Brian cast me as Ondine, performed at the first live theatre to be built in 26 years, the Footbridge Theatre, Parramatta Road, Sydney, Australia. Part of the oldest University here, Sydney University. I played Sylvia in Le Joux de Lamour et de L'Hazard,(we were still translating the text into English on the opening night at Wauchope) and Cathy in Wuthering Heights, to rave reviews(the most successful show of all, for decades, according to Con Fardouly, the proprietor of the best cafe in Inverell.) These two latter productions were directed by Brian for NETC, with Carole Skinner playing Nelly in WH.

Lisa Ritchie said...

I saw Brian perform Three Men and a Boat in Stuttgart at few years ago and absolutely loved his show. I think it was the following year that I saw him perform A Christmas Carol at the same theatre - again, an excellent show. Working as an English teacher at a bank at the time, I recommended his shows to some of my students, who not only went to see one, but returned to our next class, quoting some of the lines. I really hope Brian returns to Stuttgart.

Jim Belshaw said...

I missed this comment all that time ago, mop. My apologies. I hope that you do see him back in Stuttgart, Lisa.

Siegfried Scheller said...

I saw Brian D. Barnes perform Under Milk Wood as a student at Wuerzburg University in the 1960s and even had the chance to assist him . I must say that I was very much impressed by his one-man performance, and have never forgotten those hours. I hope he is still able to continue his work and wish him all the best.

February 2nd, 2013

Siegfried Scheller

Jim Belshaw said...

Thank you Siegfried. How interesting.

hazel barton said...

We have recently come into ownership of a box which was originally owned by Brian D. Barnes and has painted on it "Brian D. Barnes - one man theatre" together with worn shipping labels and instruction "to be called for at St. Leonards". We were curious as to who he was so looked him up and found your blog.

Jim Belshaw said...

It is nice to think, Hazel, that a post I wrote so long ago should still be useful and give you a context for that box. Any chance of getting a photo of the box?

Unknown said...

Hi Jim, Brian was my mother's closest oldest friend. She died many years ago, and so we have no contact with him. I am happy to have found this article on him. I saw him in Zambia when I was much younger and he was doing his Three Men in a Boat tour. I would love to find a location to see his latest performances.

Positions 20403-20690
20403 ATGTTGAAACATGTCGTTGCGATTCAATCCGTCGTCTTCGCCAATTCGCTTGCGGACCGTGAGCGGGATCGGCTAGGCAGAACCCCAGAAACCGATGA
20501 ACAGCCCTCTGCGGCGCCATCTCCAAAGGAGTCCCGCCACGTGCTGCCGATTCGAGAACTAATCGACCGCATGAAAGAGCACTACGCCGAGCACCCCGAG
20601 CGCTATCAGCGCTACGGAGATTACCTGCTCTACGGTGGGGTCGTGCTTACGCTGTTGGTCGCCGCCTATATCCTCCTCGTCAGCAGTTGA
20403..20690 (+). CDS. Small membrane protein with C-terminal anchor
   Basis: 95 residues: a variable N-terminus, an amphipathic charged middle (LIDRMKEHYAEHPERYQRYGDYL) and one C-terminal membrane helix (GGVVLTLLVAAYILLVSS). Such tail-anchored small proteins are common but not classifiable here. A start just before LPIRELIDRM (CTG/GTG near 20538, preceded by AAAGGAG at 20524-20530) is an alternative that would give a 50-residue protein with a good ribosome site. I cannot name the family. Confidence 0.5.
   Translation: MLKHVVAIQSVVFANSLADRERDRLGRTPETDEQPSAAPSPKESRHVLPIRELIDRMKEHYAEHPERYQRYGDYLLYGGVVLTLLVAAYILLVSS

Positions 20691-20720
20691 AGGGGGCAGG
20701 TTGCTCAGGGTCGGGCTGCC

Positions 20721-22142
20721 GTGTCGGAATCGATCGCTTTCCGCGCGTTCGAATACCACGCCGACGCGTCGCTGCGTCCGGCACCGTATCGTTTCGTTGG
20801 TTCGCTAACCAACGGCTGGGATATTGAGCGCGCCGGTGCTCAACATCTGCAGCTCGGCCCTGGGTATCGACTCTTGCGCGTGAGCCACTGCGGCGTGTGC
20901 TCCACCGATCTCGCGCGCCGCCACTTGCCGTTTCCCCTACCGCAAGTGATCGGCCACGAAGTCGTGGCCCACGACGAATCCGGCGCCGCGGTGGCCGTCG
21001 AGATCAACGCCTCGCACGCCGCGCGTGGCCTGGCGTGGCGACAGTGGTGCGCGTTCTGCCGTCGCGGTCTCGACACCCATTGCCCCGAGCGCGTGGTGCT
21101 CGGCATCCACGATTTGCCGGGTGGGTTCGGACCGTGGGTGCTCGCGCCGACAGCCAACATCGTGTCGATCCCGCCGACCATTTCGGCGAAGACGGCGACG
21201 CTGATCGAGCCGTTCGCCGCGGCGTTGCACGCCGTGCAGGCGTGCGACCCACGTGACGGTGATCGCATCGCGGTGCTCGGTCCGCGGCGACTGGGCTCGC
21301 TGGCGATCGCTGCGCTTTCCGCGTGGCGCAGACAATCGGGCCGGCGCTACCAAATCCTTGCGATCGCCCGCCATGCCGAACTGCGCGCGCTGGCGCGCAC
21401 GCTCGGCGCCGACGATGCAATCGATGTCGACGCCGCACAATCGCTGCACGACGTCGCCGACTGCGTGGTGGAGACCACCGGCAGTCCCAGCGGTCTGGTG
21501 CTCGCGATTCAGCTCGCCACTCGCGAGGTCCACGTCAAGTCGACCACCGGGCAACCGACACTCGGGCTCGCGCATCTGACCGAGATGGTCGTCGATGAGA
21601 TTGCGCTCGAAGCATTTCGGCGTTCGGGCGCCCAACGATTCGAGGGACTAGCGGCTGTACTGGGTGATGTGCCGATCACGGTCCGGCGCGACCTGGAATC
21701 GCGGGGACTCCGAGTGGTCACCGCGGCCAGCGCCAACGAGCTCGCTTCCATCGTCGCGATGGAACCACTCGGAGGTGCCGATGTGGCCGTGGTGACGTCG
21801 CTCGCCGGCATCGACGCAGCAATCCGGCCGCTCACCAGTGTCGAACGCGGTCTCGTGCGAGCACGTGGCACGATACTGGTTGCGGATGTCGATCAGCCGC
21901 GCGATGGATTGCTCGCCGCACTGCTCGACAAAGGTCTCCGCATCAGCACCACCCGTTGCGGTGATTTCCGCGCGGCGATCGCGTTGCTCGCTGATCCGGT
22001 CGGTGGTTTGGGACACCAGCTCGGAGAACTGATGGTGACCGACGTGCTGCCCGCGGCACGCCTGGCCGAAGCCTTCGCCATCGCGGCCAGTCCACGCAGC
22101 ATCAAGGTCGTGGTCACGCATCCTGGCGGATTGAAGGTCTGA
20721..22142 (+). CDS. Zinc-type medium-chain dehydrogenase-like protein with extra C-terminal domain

Jim Belshaw said...

That's a nice story, Nosizwe Martin. I don't know if Brian is still performing. Searching, I found a reference to a German performance in November of last year.

Unknown said...

Jim, I remember you, in the garage at 68 Mosman Street, collating pages of the script of Wuthering Heights. (Brian's Mother lived at Artarmon-- the station up from St Leonards-- the first NETC cast met there & she had just completed the blue curtains for our set. We had to carry heavy buckets of water to steady the set & one night the curtains fell down. Tony Geappen-- Charles 'Bud' Tingwell's nephew -- ad libbed 'Papa, you have brought the house down about our ears with your news!' Thereafter we used weighted sand bags -- had to stitch the damn things! I also remember having to screw the legs on the table that was Cathy's 'desk' where she sat doing the household accounts. I always got it wrong & got blasted by Mark Edwards, the actor who played Edgar. Carole Skinner is the same age as you. She bought a house in Charlotte St., near Taylor Square. Some wag.removed the 'C', so then she was living in Harlotte Street. One memory of bringing theatre to thousands who hadn't experienced it before, particularly the children. We arrived at Willala to waist high grass & a note from the organiser 'I live 4 miles due West'. ...15 minutes before 'curtain up'-- an old Venetian blind-- there wasn't a soul to be seen .... Then lots of swanky American cars rolled up with farmers & their kids & we performed to a packed house & tumultuous applause! My stage name-- after an ancestor who was the Captain of a clipper 'The Ellora' in early days of the Colonie's history-- was Christine Clayton, I changed it when I discovered that 'Claytons' was a cheap drink. Jeanie Drinan -- so wonderful as Muriel's mother in the movie.Muriel's Wedding -- played the Princess in The Adventures of Ping Pong & Pang, one of the plays for Primary Schools, & Lisette, the maid, in The Game of Love & Chance in the first NETC tour. We all lived in the house in Armidale then & when our funding hadn't come through during the rehearsal period, we lived on apricots from the tree out the back. for breakfast, lunch & dinner. It was a great relief when Peggy Leask, the local librarian, brought us a gift of quinces!

Jim Belshaw said...

Thanks for the memories, I remember you by your stage name!

PeterA said...

Your blog takes me back to another time, part of my life that has long gone but well remembered. I was part of The Armidale Theater club in the early 60s and we had a fair amount of contact with the NETC. Right at the end of thier time in Armidale some members of the club and Harold Bennett put on Look Back in Anger, as far as I can remember I stage managed the production (certainly put up the set). It was my one and only experience with a professional actor, and it was a truly memorable event. After about 4 years of theater activity I turn my energies to being a professional scientist, a different but still exciting way of life.

Jim Belshaw said...

Hi Peter. Glad to bring back memories! I went to that show and for many years had a poster.